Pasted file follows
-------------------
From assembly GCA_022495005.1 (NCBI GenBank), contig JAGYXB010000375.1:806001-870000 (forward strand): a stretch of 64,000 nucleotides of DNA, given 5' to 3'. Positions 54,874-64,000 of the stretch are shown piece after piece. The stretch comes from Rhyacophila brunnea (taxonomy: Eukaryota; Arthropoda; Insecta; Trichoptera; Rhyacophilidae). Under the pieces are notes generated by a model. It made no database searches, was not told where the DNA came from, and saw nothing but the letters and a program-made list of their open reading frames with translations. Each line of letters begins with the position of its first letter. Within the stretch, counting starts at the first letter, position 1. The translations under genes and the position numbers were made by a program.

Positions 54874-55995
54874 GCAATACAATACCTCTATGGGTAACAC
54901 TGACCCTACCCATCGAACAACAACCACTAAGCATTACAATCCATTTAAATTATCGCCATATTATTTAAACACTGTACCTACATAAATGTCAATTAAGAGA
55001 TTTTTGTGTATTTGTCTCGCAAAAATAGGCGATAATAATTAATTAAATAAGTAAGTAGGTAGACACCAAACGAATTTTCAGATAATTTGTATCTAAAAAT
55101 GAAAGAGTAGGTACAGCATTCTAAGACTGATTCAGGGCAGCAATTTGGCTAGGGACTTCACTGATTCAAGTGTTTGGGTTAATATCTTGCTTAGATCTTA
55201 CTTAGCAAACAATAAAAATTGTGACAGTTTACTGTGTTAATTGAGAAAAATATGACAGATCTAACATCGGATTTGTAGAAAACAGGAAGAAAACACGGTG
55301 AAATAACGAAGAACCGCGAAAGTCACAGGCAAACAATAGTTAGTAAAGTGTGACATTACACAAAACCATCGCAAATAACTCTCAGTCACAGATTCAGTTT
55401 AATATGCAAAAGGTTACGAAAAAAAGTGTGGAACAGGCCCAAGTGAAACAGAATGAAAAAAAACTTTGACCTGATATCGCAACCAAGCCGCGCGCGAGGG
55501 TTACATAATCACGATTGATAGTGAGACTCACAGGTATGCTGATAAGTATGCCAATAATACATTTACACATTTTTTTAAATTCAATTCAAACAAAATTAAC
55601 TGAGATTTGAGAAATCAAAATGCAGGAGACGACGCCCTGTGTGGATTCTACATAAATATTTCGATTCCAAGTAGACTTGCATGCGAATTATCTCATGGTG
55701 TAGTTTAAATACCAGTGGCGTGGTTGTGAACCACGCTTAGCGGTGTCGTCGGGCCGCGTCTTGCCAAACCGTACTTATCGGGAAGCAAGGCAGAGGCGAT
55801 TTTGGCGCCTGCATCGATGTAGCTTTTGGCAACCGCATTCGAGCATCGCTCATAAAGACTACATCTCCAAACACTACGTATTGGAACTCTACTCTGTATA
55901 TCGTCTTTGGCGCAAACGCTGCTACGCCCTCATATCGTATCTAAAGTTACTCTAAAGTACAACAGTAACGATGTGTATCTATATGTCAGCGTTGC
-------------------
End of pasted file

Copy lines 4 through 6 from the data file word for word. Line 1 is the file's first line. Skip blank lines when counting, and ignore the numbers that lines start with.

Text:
54901 TGACCCTACCCATCGAACAACAACCACTAAGCATTACAATCCATTTAAATTATCGCCATATTATTTAAACACTGTACCTACATAAATGTCAATTAAGAGA
55001 TTTTTGTGTATTTGTCTCGCAAAAATAGGCGATAATAATTAATTAAATAAGTAAGTAGGTAGACACCAAACGAATTTTCAGATAATTTGTATCTAAAAAT
55101 GAAAGAGTAGGTACAGCATTCTAAGACTGATTCAGGGCAGCAATTTGGCTAGGGACTTCACTGATTCAAGTGTTTGGGTTAATATCTTGCTTAGATCTTA